In the PTSD study, Navarro-Lowery and 22 other Veterans used SIMmersion's virtual-reality job-interview training for up to 10 hours over two weeks. Another 10 Veterans were "wait-listed" as a control group.
The study found good adherence to the program, and high satisfaction with it. More important, those who used the program significantly boosted their job-interview skills, compared with their baseline scores.
Across all the patient groups that have used the program, Bell says, the results were consistent, suggesting that "virtual reality training may benefit a wide range of disorders." More than 9 in 10 users said the training was helpful; more than 8 in 10 said it gave them confidence.
And perhaps most important, those who used the program were far more likely to land a job.
"When we looked at employment outcomes," says Bell, "it was pretty impressive. More than double the number of people got employed after getting the job-interview training."
Training customizable for PTSD, other conditions
The program is customizable for different groups, including Veterans with PTSD. Navarro-Lowery and his fellow Veterans could choose modules that would have Molly, the interviewer, ask specific questions about their military experience. For example, "What skills did your period in the armed forces give you?" For each question, users see a menu of possible responses, and they can respond either by clicking the one they want, or reading it aloud. The program has voice recognition.
An onboard "coach"—like Molly, a live actress who was filmed—uses hand gestures such as a thumbs-up or down to cue users on whether they have chosen an appropriate response. A poor answer, such as "This interview is taking longer than I expected," will trigger a cold and curt reply from Molly, such as "We're done."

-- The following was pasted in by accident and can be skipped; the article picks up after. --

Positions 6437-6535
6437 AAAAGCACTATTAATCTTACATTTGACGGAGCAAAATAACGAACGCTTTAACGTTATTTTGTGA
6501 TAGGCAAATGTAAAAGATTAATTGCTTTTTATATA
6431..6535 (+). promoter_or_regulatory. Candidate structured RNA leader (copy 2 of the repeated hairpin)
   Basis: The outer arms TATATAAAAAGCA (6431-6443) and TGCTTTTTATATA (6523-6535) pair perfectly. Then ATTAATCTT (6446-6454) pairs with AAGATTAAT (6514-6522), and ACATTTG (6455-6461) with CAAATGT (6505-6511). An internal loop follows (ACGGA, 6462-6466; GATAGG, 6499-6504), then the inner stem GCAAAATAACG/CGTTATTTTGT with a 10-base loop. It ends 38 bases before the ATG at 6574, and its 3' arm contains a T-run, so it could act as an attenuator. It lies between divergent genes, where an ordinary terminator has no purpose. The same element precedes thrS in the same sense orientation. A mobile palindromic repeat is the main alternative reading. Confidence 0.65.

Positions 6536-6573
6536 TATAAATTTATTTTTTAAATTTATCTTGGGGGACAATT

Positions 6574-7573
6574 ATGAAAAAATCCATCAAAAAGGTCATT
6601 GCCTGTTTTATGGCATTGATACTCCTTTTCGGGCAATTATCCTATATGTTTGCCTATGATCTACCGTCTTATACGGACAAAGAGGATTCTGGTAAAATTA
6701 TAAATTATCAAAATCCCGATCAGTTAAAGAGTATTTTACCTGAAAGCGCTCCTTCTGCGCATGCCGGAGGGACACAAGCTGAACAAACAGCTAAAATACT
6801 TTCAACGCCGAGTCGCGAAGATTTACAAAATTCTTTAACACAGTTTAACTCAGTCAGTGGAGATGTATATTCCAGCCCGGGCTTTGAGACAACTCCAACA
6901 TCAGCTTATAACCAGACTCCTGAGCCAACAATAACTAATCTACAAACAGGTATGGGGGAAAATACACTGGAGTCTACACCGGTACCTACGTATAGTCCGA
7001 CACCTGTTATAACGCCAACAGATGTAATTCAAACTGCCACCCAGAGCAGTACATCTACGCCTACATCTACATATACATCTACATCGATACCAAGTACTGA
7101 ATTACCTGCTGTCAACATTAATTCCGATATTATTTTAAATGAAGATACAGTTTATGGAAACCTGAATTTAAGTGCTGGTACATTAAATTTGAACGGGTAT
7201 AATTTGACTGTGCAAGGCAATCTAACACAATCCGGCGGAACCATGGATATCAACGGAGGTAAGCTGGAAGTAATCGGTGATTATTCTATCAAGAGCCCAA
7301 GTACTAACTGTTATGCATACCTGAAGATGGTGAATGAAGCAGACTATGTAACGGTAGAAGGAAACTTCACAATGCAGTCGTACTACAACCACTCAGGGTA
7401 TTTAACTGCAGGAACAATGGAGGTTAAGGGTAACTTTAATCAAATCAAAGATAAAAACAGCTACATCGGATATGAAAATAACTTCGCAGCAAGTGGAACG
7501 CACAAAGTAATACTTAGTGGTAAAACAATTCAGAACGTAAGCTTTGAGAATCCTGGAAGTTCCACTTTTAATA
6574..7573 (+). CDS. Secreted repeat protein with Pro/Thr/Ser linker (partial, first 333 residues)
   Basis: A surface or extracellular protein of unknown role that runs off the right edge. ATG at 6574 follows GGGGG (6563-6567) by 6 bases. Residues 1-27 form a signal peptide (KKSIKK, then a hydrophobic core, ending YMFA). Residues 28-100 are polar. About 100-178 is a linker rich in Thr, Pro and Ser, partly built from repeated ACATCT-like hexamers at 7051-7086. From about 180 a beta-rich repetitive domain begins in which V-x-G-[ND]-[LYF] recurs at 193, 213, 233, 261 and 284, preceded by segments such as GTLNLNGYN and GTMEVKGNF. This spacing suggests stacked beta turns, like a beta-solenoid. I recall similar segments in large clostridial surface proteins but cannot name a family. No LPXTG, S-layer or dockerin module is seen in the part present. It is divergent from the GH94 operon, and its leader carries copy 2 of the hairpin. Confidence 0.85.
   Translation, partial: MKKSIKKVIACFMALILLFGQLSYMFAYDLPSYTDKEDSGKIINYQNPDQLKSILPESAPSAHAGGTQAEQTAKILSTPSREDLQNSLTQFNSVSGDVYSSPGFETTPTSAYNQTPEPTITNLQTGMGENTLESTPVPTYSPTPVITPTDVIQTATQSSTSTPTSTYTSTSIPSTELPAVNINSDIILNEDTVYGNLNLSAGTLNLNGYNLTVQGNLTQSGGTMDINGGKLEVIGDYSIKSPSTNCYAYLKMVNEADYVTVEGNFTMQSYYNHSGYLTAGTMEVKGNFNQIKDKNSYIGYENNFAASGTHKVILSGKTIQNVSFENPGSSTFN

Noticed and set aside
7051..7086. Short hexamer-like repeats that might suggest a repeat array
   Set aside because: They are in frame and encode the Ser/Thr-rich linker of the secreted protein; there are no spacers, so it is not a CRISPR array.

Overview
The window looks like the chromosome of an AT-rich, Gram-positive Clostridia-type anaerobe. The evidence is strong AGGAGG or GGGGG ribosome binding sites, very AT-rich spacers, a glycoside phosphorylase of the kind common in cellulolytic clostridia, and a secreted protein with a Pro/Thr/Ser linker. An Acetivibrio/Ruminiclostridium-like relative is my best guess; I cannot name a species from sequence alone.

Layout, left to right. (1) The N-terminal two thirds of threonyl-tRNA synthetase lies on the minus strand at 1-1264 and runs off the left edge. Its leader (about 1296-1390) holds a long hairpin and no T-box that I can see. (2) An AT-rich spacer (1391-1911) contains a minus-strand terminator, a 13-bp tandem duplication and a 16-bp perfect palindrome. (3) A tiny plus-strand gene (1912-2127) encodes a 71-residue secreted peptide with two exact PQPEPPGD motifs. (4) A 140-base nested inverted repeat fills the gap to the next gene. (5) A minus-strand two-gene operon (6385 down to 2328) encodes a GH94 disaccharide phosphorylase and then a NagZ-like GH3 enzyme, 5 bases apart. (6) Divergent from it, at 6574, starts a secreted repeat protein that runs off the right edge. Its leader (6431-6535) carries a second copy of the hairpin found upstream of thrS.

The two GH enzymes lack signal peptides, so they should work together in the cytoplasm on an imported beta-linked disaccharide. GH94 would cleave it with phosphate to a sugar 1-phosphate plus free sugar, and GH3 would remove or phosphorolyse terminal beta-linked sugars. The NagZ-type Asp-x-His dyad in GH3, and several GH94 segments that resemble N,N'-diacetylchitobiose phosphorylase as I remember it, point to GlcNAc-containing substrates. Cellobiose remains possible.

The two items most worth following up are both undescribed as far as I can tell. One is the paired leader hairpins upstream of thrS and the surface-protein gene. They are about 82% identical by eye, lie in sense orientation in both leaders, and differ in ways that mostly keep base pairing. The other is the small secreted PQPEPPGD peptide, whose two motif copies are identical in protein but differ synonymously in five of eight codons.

Navarro-Lowery says he liked the repetitive drilling, and the ability to advance through three levels of difficulty, with Molly going from friendly, to business-like, to serious.
Repetitive drilling is key
Besides the virtual reality interaction with Molly, the program includes other training components.
"It's a whole system of job preparation," says Bell. "There's psychoeducational information on how to prepare for a job, for example, and practice on how to fill out an online application."
As part of the study, after the Veterans had completed their virtual reality sessions, they role-played interviews with actual interviewers. The sessions were videotaped and scored by "blinded" human resources experts who didn't know which Veterans had received the virtual reality training.
"At the tail end of the study," recalls Navarro-Lowery, "we would do mock interviews with an actual person. At this point, you've been through all the simulated training, and you have all these appropriate responses readily available in your mind to fall back on."
Bell says: "The great thing about this is you do it over and over again. You do 10 plays of this and you'll have learned many of the right things to say."
He adds that importantly, the training seems to help people make progress in the face of long-standing deficits. Namely, it appears to lessen the effects of impaired brain function—such as that seen in schizophrenia and autism, and to a lesser extent in PTSD—on job-interview performance.
"In other words," says Bell, "good training can overcome specific disabilities."